|I've never seen a man walking down the road with a gun - Steve Ermis, Temple PD|
Belton – Jurors found it difficult to maintain their composure as they watched a video of a veteran Temple police officer suddenly brandishing a semi-auto pistol and jamming it into the side of an Army Master Sergeant as he manhandled him while attempting to put him in handcuffs.
They sat in stoic, implacable silence, staring at a large screen monitor as the drama played out in the video.
When C.J. Grisham and his son set out to take a walk past farms operated and owned by members of their extended family near the Temple airport last March 16, according to close friends, he was responding to the menace of intruders who had allegedly tampered with anhydrous ammonia fertilizer tanks. The poisonous gas is a key component of illicitly manufactured methamphetamine. Grisham carried a loaded AR-15 assault rifle on a sling across his chest, its barrel pointed at the ground, a Kimber .45 auto pistol in a concealment holster under his shirt.
An earlier presentation to the Temple City Council fell on deaf ears when he asked that they enact an ordinance to allow people to carry weapons on the streets of their city unmolested by police, and to enact no further restrictions on gun ownership, which is guaranteed without infringement by both the Texas and U.S. Constitutions.
According to the testimony of a complaining witness named Lisa Wilkerson, program director of the Children's Advocacy Center, when she saw Grisham walking with the rifle, headed west on State Highway 36, she said, “I was alarmed seeing an individual with a large gun walking on the highway.”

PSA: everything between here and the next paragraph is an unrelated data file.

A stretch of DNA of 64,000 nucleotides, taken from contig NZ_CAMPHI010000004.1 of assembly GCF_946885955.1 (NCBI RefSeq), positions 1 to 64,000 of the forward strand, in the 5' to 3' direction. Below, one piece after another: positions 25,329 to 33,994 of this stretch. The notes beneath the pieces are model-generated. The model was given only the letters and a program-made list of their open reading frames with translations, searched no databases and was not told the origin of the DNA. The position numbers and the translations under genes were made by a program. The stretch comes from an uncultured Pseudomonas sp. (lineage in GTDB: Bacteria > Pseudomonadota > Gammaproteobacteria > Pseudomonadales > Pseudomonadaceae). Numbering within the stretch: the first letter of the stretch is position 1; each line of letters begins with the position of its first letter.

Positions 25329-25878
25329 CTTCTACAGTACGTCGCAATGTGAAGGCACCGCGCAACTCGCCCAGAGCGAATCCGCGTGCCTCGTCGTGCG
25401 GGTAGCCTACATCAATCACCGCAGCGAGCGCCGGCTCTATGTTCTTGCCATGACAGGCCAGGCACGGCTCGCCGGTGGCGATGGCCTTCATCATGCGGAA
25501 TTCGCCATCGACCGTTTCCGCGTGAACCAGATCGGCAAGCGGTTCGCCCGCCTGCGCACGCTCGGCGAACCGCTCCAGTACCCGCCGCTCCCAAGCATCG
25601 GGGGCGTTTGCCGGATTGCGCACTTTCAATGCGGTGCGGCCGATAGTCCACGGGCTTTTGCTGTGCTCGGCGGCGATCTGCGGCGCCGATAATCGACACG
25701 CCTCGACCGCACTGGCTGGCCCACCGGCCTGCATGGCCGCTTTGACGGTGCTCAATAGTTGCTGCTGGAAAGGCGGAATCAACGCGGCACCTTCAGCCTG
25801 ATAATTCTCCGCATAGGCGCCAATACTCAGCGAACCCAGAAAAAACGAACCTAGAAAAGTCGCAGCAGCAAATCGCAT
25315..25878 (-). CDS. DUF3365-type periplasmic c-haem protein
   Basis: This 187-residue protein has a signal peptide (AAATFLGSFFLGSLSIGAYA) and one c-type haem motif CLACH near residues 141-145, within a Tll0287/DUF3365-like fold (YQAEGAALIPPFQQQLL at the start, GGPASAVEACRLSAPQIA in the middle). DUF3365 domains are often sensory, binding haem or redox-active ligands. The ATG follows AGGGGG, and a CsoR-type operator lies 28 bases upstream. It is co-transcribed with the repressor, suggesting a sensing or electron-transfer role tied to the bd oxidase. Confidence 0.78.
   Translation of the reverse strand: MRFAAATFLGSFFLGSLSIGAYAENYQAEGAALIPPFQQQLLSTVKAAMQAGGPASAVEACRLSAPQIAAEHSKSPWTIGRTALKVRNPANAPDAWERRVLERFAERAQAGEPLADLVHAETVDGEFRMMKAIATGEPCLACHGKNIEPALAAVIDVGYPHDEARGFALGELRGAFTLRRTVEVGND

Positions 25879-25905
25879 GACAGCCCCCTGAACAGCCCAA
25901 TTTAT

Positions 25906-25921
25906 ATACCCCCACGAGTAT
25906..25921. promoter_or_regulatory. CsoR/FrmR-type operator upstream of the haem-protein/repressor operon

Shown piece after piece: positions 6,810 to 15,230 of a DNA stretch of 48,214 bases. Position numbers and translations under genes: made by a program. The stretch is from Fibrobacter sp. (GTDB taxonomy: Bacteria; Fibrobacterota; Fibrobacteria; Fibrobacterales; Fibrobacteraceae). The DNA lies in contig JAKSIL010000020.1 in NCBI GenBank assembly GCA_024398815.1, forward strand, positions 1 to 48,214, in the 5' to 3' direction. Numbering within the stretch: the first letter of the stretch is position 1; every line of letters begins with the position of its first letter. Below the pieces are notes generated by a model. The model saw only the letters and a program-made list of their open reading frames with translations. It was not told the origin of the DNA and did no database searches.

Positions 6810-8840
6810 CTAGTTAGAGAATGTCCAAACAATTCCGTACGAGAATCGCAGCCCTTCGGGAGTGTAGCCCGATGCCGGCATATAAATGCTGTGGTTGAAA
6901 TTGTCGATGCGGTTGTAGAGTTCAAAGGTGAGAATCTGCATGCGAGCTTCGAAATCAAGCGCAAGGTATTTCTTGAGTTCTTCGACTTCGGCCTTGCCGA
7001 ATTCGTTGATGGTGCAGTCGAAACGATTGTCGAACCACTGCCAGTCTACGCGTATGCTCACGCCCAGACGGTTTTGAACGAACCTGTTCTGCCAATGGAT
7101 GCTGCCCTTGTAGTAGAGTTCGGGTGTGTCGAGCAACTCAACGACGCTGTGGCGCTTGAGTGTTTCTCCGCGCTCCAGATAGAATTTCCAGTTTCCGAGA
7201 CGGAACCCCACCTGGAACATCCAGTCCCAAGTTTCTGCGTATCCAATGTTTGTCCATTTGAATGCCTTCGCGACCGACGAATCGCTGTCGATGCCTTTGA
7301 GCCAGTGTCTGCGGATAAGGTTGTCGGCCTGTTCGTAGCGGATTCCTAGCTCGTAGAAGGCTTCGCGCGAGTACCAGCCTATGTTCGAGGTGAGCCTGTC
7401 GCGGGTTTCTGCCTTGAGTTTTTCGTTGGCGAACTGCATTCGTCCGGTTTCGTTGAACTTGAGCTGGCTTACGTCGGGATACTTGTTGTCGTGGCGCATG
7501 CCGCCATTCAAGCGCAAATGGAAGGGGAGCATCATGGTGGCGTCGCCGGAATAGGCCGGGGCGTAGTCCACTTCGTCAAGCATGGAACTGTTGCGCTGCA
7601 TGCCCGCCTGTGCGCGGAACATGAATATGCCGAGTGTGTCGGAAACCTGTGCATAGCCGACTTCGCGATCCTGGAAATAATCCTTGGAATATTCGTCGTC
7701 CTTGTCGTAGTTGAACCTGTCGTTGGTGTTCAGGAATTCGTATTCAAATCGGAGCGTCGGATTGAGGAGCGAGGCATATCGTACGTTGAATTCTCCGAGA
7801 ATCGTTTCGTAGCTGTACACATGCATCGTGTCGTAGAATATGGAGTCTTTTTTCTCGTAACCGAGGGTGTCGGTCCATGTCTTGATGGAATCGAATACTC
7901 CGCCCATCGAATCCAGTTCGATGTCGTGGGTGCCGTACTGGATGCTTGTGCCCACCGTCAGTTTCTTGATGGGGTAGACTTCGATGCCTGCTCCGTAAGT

She called police on an administrative line to report him. “I don't think I've ever called 911 in my life,” she told defense attorney Blue Rammefeld on cross examination. The attorney had asked why she did not call the emergency number if she felt alarmed. He also asked her why she changed her description of her feelings to that of alarm instead of "odd," as stated in her original complaint.
When Ms. Wilkerson called, dispatchers sent Officer Steve Ermis, a 27-year veteran of the Temple force. The video shows he pulled up behind the father and son and stepped out of his patrol car; he may be heard asking Grisham, “Why are you carrying this?”
Grisham answered, "Because I can." Soon after, Ermis sent him sprawling across the hood of his patrol car, his pistol pressed into his flesh as he disarmed him of his two firearms and struggled to handcuff him.
The officer later testified that in 27 years on the Temple police force, he had never before seen anyone walking down the highway with a rifle.
“You're going to see who is acting and who is overreacting,” said his lawyer, Bannefeld, in opening remarks.
Only a handful of people other than jurors and court officials could see the video because prosecutors turned the screen of the monitor away from the gallery at a radical angle.
As it played, Ermis sat in the witness stand in stone-faced silence, his face beet red as he listened to himself and Grisham trade barbed insults and threats in shrill tones.